The City of Seattle’s geological formation looks as though a glacial hand pressed into the land like cookie dough. There are valleys across Seattle and north-south-running ridges as though the dough oozed up between the fingers of the hand. For this reason Seattle is a city of hills and sharp drop-offs where in some places streets could not be put through because of the steep grade.
To get through where there are no streets, Seattle has hillside stairways for pedestrians. Seattle has more than 660 outdoor stairways which are built and maintained by the City of Seattle’s Department of Transportation.
Some of Seattle’s most well-known stairways are on its steepest hills, Capitol Hill and Queen Anne.
The Howe Street Stairs on Capitol Hill start at the intersection of 10th Ave East & East Howe Street, and contain 388 steps down to Lakeview Blvd East. This stairway was built in 1911 and it is believed to have been done so that people could reach a streetcar line on the arterial street.
The Blaine Street Stairs, which are parallel with Howe Street, contain 293 steps. The Blaine Street Stairs pass through Streissguth Gardens on the hillside. Hilltop vantage points from both sets of steps, Howe Street and Blaine Street, reward the climber with spectacular views.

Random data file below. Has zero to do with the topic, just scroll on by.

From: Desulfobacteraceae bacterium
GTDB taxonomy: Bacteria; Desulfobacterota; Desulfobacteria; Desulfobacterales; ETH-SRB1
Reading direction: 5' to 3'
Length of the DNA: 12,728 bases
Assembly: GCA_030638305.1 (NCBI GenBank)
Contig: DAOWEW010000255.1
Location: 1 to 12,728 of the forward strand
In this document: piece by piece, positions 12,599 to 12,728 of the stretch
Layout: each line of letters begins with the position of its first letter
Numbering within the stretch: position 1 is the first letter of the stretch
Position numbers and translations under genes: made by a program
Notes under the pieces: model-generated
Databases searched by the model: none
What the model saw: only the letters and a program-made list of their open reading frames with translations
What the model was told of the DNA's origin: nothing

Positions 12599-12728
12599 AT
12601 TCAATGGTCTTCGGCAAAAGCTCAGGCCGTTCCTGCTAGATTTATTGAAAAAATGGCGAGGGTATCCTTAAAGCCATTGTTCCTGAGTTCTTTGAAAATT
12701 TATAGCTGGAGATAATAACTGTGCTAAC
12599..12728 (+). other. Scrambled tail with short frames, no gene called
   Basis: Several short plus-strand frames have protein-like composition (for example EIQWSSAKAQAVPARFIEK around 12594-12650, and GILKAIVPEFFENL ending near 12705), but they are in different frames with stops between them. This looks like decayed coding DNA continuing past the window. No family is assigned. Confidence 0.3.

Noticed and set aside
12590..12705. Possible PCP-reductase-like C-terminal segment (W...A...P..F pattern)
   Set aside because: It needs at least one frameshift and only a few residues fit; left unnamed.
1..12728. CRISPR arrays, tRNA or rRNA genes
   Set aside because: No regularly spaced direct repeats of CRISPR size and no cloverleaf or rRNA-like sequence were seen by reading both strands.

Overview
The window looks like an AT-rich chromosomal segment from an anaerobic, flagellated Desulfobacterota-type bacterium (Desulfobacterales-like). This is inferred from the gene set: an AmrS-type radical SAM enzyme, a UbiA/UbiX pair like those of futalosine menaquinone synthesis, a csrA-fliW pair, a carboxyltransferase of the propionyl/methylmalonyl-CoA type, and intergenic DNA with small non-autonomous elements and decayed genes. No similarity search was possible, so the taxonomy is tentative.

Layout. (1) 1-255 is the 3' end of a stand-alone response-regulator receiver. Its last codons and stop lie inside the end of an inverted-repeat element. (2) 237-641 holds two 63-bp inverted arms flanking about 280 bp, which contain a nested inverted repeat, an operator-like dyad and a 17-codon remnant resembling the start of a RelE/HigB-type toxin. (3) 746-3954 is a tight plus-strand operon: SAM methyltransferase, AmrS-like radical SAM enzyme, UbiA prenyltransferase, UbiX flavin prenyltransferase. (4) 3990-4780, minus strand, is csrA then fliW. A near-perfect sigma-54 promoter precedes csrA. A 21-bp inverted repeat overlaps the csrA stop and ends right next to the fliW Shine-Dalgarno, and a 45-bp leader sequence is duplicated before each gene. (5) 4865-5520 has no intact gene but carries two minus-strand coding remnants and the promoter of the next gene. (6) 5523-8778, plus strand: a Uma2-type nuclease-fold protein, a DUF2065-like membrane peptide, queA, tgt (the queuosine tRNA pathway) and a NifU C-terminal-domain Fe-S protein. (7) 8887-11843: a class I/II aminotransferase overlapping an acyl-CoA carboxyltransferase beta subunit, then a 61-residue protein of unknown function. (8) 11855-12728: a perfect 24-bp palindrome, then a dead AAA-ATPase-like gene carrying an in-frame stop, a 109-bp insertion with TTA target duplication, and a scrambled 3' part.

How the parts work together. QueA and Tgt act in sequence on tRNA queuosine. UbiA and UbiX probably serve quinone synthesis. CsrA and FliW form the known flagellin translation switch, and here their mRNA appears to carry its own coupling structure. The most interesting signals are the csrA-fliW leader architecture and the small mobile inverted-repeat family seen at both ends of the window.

Like Capitol Hill, Queen Anne Hill was one of Seattle’s earliest residential neighborhoods. It acquired its name in the 1880s-1890s because of its many Victorian/Queen Anne style houses. This hill has had many beautification projects such as creation of boulevards and outlooks for the view southward to downtown Seattle and westward out over Elliott Bay.
Queen Anne’s Wilcox Wall, built 1913-1915, is actually a retaining wall with stairs built into it. It extends between 7th and 8th Avenues West and includes the Marshall Park Viewpoint. The Queen Anne Historical Society has a map of all of the pedestrian stairways on the hill (see source list below.)
Stairways in and around the Wedgwood neighborhood in northeast Seattle
Like many other Seattle neighborhoods, Wedgwood has ridges and valleys. Some of the ridges are so sharp that the through-street must be connected by a stairway.
Along 30th Ave NE in Wedgwood is a prominent ridge with a sharp drop-off on its western edge. In the valley below, bounded by 25th Ave NE, is the Wedgwood Pool, Dahl Playfield, the Picardo P-Patch, University Prep school and Temple Beth Am.
To reach these community resources, two stairways, one at NE 77th and one at NE 80th Street, extend from 30th Ave NE westward down the hillside. These east-west stairway crossings make it possible for pedestrians to get down to the valley and go over to the arterial 25th Ave NE where there is a bus line.
Walking routes to Wedgwood School
On 30th Ave NE at NE 85th Street is Wedgwood Elementary School. The hillside stairs along 30th Ave NE function as ways to walk to and from residential streets to get to the school.
In recent years Seattle’s Safe Routes to School program has worked to put in sidewalks and through-routes, even if the routes are stairways instead of streets, leading to neighborhood schools.
North of NE 83rd Street, the arterial 25th Ave NE continues on as a residential street only, where the street ascends up yet another elevation in Wedgwood. At that transition point at NE 83rd Street, the 25th Ave NE arterial curves around the base of the hill and was once called the Erickson Road, now called Ravenna Ave NE.